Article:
(5-minute read) Artwork of scammer sitting on wi-fi signal and fishing a credit card out of a laptop

As a business owner, you face many kinds of threats to your success.

Cybercriminals, hackers, and other malicious actors are all looking for ways to take advantage of you and your business. One of the more popular methods is called “phishing.”

Let’s explore five major kinds of phishing scams currently out there – and how you can protect yourself from being hooked.


What is Phishing?

Phishing scams are emails that attempt to trick people into giving away their personal information: Login credentials, credit cards, banking info, or social security numbers.

Though there are different kinds of Phishing attacks, they’re all attempting to do pretty much the same stuff:

    • Persuade you to share personal and/or financial information
    • Encourage you to click on malicious links
    • Tempt you to download harmful software and applications


1: Email Phishing

This is the most common form of phishing scam. The messages often appear to be from a legitimate source – like a bank, social media platform, or online retailer – but they’re actually fake accounts created by scammers.

These scams can be incredibly convincing, often using logos or language that looks and feels like a legitimate source. But, keep in mind, legitimate businesses, government agencies, and financial institutions won’t ask for personal information, or pressure you to act immediately. Instead, they’ll provide you with all the necessary information and give you the time you need to make an informed decision.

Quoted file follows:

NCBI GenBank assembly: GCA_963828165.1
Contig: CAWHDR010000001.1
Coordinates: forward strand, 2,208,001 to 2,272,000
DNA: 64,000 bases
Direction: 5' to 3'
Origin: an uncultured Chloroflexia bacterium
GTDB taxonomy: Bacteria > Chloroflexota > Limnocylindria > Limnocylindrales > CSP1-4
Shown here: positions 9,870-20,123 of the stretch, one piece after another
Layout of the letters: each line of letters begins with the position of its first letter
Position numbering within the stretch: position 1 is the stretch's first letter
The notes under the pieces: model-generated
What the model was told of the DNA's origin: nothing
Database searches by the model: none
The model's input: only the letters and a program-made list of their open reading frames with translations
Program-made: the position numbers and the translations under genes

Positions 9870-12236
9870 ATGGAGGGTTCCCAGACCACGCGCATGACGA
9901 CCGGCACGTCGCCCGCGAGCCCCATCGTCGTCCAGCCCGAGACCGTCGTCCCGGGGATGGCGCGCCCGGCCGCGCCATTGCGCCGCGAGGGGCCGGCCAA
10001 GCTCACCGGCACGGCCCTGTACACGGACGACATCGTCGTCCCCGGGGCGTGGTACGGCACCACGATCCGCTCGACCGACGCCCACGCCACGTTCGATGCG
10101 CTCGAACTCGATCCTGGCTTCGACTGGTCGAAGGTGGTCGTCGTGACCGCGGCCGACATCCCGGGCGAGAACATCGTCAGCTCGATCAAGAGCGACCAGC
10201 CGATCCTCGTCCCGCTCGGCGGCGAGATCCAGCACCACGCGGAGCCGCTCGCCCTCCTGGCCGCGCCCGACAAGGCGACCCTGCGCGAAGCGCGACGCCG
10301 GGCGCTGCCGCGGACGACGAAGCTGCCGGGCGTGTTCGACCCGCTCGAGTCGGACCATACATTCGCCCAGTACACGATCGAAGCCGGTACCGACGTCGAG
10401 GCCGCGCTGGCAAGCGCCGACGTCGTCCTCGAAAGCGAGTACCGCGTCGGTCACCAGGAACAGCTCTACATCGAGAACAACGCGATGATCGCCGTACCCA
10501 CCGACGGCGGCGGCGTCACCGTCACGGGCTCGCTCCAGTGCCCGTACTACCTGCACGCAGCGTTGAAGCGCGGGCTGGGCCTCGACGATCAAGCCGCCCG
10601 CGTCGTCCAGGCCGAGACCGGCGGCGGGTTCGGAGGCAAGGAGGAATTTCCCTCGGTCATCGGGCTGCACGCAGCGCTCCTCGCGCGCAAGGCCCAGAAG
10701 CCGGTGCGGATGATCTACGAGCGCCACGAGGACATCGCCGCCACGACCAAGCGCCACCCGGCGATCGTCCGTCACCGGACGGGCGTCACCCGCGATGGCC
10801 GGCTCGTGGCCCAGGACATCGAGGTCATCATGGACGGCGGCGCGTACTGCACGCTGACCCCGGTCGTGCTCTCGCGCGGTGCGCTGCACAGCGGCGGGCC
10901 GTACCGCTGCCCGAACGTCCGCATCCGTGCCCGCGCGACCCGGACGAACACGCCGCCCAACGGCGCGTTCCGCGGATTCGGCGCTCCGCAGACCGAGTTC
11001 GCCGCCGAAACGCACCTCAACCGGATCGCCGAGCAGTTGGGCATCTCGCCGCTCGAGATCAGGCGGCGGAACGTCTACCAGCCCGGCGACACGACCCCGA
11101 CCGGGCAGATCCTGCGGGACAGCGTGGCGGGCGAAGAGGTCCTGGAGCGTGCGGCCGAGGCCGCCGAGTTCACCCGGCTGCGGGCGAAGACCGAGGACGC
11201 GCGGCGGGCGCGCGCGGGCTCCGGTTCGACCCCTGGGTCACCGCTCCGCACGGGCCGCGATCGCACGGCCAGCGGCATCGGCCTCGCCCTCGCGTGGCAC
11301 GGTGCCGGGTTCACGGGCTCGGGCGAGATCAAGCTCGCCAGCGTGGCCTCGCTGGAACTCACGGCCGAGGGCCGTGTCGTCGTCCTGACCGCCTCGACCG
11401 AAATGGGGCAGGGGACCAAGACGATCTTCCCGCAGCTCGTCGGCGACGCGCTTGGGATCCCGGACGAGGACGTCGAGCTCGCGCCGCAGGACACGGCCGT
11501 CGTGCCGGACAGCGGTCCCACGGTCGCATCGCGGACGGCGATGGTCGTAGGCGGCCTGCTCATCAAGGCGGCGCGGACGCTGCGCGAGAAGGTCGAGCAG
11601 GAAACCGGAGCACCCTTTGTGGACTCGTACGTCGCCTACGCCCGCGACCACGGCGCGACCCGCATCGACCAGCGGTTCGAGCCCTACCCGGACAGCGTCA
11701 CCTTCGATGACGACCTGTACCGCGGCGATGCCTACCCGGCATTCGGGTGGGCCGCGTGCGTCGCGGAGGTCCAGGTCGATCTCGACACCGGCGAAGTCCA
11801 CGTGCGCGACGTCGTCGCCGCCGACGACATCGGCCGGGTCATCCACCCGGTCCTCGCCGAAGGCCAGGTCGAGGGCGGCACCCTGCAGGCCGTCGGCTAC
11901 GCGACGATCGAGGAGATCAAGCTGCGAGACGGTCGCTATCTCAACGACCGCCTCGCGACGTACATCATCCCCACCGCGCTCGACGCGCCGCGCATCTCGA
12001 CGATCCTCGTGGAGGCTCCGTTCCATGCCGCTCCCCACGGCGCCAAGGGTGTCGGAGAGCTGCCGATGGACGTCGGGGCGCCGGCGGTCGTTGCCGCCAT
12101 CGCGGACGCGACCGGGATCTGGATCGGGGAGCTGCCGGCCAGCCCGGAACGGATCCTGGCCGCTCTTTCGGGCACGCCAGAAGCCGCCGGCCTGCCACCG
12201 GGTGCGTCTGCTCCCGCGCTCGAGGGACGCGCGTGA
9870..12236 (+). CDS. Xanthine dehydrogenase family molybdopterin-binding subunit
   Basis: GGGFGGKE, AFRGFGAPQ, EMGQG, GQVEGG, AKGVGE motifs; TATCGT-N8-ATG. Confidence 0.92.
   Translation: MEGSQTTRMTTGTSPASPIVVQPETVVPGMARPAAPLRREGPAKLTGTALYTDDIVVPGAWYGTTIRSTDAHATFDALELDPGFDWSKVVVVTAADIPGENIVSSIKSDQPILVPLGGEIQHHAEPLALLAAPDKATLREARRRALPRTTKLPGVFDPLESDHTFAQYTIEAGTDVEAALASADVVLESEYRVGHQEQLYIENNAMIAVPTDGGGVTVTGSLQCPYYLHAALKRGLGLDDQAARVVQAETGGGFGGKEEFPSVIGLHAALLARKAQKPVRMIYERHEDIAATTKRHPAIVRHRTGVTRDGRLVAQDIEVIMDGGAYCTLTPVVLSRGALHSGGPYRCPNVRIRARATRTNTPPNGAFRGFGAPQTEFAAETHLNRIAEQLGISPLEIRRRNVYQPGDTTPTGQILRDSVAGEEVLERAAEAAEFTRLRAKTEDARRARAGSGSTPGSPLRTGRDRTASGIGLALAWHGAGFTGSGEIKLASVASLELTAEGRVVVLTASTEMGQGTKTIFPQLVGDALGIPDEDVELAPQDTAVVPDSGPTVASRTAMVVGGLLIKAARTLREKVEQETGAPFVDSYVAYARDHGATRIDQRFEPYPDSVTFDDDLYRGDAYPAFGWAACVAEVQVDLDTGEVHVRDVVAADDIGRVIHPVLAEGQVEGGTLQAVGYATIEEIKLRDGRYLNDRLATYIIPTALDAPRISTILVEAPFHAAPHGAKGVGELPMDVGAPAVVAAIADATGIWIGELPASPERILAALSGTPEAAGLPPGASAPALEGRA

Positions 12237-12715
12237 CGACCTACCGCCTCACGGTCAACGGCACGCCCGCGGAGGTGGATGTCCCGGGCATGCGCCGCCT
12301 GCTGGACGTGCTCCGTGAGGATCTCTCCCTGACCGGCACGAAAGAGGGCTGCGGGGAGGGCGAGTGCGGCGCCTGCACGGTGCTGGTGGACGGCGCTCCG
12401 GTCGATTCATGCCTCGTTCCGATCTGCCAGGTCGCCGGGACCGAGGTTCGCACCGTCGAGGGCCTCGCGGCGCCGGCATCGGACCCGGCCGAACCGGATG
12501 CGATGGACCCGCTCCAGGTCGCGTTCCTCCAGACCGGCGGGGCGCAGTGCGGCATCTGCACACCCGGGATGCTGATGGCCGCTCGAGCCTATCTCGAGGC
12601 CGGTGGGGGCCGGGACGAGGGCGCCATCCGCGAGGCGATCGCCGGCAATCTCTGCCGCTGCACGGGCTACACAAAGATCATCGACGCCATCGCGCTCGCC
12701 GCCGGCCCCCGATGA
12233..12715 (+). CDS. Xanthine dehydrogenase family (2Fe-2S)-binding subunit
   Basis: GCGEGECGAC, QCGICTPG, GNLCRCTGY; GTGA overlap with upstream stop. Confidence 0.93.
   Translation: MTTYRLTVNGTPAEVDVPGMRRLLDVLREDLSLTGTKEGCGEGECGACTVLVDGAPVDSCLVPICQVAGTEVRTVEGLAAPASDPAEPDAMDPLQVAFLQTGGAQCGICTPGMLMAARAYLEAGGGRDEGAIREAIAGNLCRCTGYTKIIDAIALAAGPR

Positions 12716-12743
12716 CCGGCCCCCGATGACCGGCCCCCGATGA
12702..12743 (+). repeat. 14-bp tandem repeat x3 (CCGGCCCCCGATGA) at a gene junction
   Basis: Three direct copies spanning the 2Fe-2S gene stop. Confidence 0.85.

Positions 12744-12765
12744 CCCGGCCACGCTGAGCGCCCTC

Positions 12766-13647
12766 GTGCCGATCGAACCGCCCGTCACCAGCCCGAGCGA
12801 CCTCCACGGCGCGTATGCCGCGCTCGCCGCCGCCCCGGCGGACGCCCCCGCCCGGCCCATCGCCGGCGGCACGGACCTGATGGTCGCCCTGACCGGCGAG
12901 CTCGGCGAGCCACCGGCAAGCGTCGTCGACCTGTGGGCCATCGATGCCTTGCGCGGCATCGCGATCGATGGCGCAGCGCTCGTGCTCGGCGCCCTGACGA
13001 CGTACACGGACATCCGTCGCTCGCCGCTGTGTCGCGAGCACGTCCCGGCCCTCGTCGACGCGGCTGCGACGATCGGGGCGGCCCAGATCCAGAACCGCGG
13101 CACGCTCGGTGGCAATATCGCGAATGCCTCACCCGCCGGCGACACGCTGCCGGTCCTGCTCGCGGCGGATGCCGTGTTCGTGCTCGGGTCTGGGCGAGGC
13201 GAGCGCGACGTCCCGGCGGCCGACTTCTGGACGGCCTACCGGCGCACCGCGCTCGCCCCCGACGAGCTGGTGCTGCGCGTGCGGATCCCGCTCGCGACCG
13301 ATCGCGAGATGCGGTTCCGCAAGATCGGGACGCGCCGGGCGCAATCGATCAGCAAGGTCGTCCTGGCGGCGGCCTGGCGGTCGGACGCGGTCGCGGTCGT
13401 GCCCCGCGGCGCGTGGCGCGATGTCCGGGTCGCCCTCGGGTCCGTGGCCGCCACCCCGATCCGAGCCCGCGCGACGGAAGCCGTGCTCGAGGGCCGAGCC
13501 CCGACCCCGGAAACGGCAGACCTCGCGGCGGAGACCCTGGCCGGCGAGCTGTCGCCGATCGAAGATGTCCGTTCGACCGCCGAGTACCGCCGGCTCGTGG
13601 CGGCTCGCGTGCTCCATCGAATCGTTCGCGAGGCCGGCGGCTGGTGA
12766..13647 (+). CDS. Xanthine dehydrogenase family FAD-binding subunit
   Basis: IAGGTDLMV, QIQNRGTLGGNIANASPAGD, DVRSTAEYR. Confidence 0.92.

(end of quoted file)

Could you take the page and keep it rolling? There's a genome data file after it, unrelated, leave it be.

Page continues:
So, be wary of opening suspicious e-mails and never provide your personal information unless you’re absolutely sure it’s safe to do so. Always check the email address from where the message is sent from. For example: A real message from Google comes from Google.com, not Google.net!

Remember, it’s better to be safe than sorry!


2: Smishing

Again, the goals are generally the same no matter the method – convince people to give up sensitive information. Smishing attempts to pull off this scam in text form.

The term smishing, derived from the words “SMS” and “phishing,” is the texting variation on the classic email phishing.